The Build - Part 2 - All Aboard the cfg Ride

As we get into the build configs, you'll start to see why the set up of the appl config is so important. Just to remind you, check out:

http://www.linkedin.com/groups/Build-Kick-Off-USTNSITE-Part-4574598.S.153410694?qid=06b10905-4eee-4f72-bce8-221eec8b1f44&trk=group_items_see_more-0-b-ttl

As we do have a development build and a live build I do have a copy of each appl file kept in each build due to the different names of the build locations. This is critical in:

netwrk_bld = Z:/_CADDdev/Bentley/Standard/
local_bld = C:/_CADDdev/Bentley/Standard/

as defined in the appl cfg file.

While splitting out the config files does make it easier for us to debug the build, the key to the ordering or the files is to make sure you have anything that can be overwritten from the standard build by client or project configs loaded first, and then fixed standard files last. Check out figure 3 in:

http://communities.bentley.com/communities/everything_else_community/f/289/p/80292/221730.aspx#221730

You'll get a better idea of how this works as we go.

STD_10_Folders.cfg

This is where I set all my variables for the location of standard directories as they are used right throughout the other variables in the build. Some of these are the location for the site build:

#---------------------------------------------------------------------------
# Set Site Workspace Directories

#---------------------------------------------------------------------------
SITE_WORKSPACE = $(base_dir)Site/$(STD_MS)/
SITE_STDS = $(SITE_WORKSPACE)Standards/

These are then used to set the location of the client and project build locations:

STD_PROJECT = $(SITE_WORKSPACE)/Project/

STD_CLIENT = $(SITE_WORKSPACE)/Client/

ClientDir = $(STD_CLIENT)$(Client)/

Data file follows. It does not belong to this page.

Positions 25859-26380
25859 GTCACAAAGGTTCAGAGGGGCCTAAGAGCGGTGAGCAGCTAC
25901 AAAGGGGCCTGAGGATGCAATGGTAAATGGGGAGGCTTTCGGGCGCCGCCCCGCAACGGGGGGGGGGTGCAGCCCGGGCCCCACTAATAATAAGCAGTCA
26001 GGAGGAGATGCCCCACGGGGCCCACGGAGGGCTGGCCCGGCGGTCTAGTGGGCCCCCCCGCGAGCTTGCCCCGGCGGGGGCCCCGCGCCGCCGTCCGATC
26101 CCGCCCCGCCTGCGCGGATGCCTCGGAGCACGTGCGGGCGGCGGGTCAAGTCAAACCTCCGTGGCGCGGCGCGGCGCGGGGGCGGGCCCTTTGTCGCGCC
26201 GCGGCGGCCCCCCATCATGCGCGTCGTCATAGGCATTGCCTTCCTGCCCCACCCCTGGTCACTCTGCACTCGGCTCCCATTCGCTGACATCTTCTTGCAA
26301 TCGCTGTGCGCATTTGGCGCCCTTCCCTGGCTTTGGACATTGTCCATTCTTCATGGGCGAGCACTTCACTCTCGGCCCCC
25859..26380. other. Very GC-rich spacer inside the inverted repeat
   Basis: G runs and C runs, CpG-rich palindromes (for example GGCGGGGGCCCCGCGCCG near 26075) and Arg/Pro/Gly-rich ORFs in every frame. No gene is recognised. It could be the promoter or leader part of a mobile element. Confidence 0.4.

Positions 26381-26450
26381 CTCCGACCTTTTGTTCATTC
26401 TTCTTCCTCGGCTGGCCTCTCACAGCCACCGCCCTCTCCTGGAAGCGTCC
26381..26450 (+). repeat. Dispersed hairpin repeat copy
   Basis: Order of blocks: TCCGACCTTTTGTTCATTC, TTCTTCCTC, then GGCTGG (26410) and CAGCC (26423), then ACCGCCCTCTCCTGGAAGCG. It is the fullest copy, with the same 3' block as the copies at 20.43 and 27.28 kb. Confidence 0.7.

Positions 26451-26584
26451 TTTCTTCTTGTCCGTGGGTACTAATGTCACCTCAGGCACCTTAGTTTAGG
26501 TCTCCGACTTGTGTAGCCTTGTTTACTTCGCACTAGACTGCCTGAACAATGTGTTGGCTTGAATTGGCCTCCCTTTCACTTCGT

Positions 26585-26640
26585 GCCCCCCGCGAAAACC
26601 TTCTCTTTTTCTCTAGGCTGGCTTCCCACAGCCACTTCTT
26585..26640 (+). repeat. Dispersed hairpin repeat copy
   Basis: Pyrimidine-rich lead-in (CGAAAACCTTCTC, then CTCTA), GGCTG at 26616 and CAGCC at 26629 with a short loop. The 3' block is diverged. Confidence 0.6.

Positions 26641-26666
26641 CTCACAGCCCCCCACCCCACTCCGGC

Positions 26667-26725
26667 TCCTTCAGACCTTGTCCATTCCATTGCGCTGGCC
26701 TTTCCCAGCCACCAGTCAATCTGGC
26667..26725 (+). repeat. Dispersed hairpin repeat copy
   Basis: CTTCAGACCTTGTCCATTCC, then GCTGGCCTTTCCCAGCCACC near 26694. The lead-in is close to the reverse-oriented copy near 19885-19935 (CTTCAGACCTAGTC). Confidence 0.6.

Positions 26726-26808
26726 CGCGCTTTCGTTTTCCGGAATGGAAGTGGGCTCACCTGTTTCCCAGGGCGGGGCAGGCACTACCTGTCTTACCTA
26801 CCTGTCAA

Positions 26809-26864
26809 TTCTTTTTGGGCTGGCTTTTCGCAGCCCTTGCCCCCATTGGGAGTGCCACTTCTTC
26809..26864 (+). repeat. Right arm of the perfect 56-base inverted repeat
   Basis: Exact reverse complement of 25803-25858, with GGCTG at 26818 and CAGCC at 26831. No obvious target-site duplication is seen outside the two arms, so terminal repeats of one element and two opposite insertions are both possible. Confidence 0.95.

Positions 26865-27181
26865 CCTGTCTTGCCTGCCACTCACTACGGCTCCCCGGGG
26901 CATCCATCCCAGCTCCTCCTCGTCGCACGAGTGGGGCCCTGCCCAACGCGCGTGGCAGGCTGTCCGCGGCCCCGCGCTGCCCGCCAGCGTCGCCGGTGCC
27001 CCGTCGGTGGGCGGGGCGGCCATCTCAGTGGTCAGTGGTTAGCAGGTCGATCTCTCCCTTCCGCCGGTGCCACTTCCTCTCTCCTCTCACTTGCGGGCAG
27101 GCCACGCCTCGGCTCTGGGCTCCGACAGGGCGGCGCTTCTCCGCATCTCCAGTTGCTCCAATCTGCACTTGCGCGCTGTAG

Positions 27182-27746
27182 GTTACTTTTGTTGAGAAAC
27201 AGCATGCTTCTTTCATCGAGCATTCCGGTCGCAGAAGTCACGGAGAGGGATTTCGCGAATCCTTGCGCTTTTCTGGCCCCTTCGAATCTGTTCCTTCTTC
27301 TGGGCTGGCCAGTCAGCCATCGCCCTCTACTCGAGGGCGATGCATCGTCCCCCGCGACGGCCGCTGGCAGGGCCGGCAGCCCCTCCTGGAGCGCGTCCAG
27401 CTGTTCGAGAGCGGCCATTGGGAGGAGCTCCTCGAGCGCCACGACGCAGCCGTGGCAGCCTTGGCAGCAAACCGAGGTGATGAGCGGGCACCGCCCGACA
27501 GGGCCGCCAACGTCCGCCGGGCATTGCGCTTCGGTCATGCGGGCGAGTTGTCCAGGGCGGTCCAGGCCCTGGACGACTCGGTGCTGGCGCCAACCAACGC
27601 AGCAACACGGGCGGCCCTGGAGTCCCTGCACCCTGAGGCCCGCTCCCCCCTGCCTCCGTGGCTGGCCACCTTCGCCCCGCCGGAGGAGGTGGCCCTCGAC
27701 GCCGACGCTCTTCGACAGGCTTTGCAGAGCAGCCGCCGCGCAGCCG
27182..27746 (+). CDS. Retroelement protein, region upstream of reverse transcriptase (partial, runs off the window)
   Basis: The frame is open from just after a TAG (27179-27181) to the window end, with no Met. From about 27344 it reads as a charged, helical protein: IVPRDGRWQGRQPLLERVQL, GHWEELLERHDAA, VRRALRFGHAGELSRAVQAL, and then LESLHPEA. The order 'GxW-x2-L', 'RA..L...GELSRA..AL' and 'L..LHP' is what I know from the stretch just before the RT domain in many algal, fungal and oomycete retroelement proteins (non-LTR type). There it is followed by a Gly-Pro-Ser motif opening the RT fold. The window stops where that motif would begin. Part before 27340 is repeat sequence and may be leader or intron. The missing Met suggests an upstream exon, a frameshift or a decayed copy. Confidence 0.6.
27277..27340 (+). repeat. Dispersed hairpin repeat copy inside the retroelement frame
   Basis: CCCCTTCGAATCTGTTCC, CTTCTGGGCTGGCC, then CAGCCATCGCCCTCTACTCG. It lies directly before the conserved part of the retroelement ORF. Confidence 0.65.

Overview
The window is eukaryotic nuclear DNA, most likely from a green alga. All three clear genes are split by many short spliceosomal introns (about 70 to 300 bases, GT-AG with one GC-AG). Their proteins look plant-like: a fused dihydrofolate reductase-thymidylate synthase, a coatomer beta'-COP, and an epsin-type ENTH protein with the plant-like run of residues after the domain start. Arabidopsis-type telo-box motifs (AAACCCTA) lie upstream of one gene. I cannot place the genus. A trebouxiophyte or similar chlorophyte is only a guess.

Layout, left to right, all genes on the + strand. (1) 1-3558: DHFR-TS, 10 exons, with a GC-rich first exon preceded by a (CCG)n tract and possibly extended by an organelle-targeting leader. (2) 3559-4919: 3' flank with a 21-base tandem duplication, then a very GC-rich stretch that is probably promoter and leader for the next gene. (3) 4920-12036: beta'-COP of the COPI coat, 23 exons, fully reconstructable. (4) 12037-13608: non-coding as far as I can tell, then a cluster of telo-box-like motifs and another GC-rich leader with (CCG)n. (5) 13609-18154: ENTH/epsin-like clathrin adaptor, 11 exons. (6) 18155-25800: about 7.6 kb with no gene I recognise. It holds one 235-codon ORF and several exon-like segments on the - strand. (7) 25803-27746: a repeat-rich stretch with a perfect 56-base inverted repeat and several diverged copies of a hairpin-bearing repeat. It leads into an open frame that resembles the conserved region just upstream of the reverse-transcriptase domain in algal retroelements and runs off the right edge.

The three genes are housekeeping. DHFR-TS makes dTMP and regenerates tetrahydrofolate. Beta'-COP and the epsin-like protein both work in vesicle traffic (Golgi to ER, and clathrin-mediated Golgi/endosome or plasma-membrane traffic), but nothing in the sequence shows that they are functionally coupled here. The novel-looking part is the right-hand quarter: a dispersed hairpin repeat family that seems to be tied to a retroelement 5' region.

ProjectDir = $(STD_PROJECT)$(Project)/


STD_20_Main.cfg

This is where I set all the standard variables for the builds. Cells, dgnlibs, guidgnlibs etc. 


STD_30_Vis_Vars.cfg

Funny thingis I have quite a large viz build. So much so that I like to keep it in it's own cfg file, but you'd don't have to go that far.


STD_40_Inclusions.cfg

OK, time for some smoke and mirrors. 

In all seriousness, the include order of variables in this file is important to how you cascade your build. Remember, I don't use any pcf files and I only use the ucf files for minor additions set by the build. All of this is possible by this file. 

The first thing to do is include your 'Site' cfg files so that the office variables\tools are included:

%if exists ($(SITE_STDS))
%include $(SITE_STDS)*.cfg
%endif

Now that the office extras are included I look for a project cfg file:

%if exists ($(STD_PROJECT)$(PROJECT).cfg)
%include $(STD_PROJECT)$(Project).cfg
_USTN_PROJECTDESCR = $(PROJECT)
%endif

The reason I do this and not add a client cfg is that I need to keep the ability to be able to run the standard build for projects in a client area. In a lot of cases the <project>.cfg file will only have a few lines:

Client = BHPBIO

%include $(ClientDir)$(Client).cfg

Any variables that I need in the project that are different to the client build can then be added.

By following this flow of variables, what we have created is a build that delivers the standard build that can be overwritten or appended at the site\client\project level without the load order issues associated with pcf files. A very important key to me.

What this does mean is that, from time to time, we may need to tweak client builds to have them work in our cascading environment. Once you get the hang of it it's not hard to do and means you can include your interface tools in every client or project environment. One very good way to help you manage this is to use 'named expressions' to turn off key components of the GUI, nice little hook for something we'll look at in future articles.

STD_50_Ref_Dirs.cfg

This file is used to set the location for all standard build reference directories.

%if exists ($(Proj_Drv)COMMON/)
MS_RFDIR > $(Proj_Drv)COMMON/